Another “Goodbye, I Got a New Job” Lunch

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I just got back from another “Goodbye, I got a new job” lunch. Unfortunately, I wasn’t the guest of honor. Nonetheless, I am genuinely happy for this lucky soul who is moving on to a new title (a promotion, of course) with the accompanying salary increase and perky benefits package at a company that is actually profitable. How refreshing! This also includes relocation to South Carolina, a kinder, gentler state where the dollar is sure to buy more than it does in the metro NYC area, particularly in real estate. Good for her! So why is this event so bittersweet, even melancholy, for the rest of us? Because we are left with “more of the same” except that there is one less person to shoulder the burden of the workload. At least that is what we tell ourselves and we console one another in picking up the extra pieces in the longer hours of our day together and shorter lunchtime at our desks.


If we were to get real, we might find that the real source of our mixed feelings is that to some extent, we want to be leaving, too. There is a whole big world out there waiting for us and our talent. What are we holding on for? Well, first, another job offer would be nice. Why let go of a sure thing? We have to hold on to this bird in the hand—frankly, we need the income. Beyond the dollars and cents, this position is security. Granted, we are fully aware that the industry is falling down around us, global competition is killing us, and the internal politicking and fighting causes our work fiber to be full of holes. Yes, all of this feels familiar, no matter how bad it looks. This job is a territory that we are comfortable in. We know the players, the energy, the vibe of this place. We know our role in this chaos, regardless of whether it is good, bad, or ugly. Why get moving?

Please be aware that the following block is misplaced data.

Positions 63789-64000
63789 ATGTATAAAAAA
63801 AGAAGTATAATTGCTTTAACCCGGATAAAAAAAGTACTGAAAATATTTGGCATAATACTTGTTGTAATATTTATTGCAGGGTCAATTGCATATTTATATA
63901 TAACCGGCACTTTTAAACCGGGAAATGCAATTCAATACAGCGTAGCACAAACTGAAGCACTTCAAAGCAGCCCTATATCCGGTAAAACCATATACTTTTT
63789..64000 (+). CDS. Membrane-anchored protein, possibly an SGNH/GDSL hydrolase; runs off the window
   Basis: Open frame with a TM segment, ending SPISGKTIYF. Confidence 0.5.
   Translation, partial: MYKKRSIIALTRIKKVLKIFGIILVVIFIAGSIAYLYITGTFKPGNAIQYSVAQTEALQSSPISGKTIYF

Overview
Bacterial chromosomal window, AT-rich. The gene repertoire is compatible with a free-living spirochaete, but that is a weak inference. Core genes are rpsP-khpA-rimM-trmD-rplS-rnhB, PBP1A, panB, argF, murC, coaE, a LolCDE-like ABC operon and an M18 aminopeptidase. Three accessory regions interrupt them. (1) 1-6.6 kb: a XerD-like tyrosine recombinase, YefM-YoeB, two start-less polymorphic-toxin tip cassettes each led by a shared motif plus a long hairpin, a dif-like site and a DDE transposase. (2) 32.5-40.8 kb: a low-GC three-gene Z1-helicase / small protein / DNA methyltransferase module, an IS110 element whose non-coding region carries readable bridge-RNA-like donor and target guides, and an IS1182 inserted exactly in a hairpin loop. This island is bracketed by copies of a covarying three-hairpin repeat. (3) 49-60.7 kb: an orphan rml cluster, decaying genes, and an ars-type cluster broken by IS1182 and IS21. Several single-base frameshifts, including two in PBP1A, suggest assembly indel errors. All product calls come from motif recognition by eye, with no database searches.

There are lots of reasons to take a moment and inventory your current job and career right now. First, what does your current job say about you? Your choice of job says a lot about the role that you play in not only a company, but also the impact that you want to have in the world. Does your job reflect the things that you hold most important in life? Values are the qualities that define you; without them you would not be who you are. What are your top five values and how do you honor them in the demands of your current position? One place to look for your top values is to remember a time in your life when you were operating on all cylinders and felt happy, consumed by what you were doing and not aware of time. What was meaningful about this experience? Who were you with? What was happening that gave you a buzz? Tapping into this energy is a good guide to defining your values. The next step is matching your values with a company and a job position that shares these values. You may have to get creative to find that match, but it may mean that the next “goodbye lunch” has your name on it.

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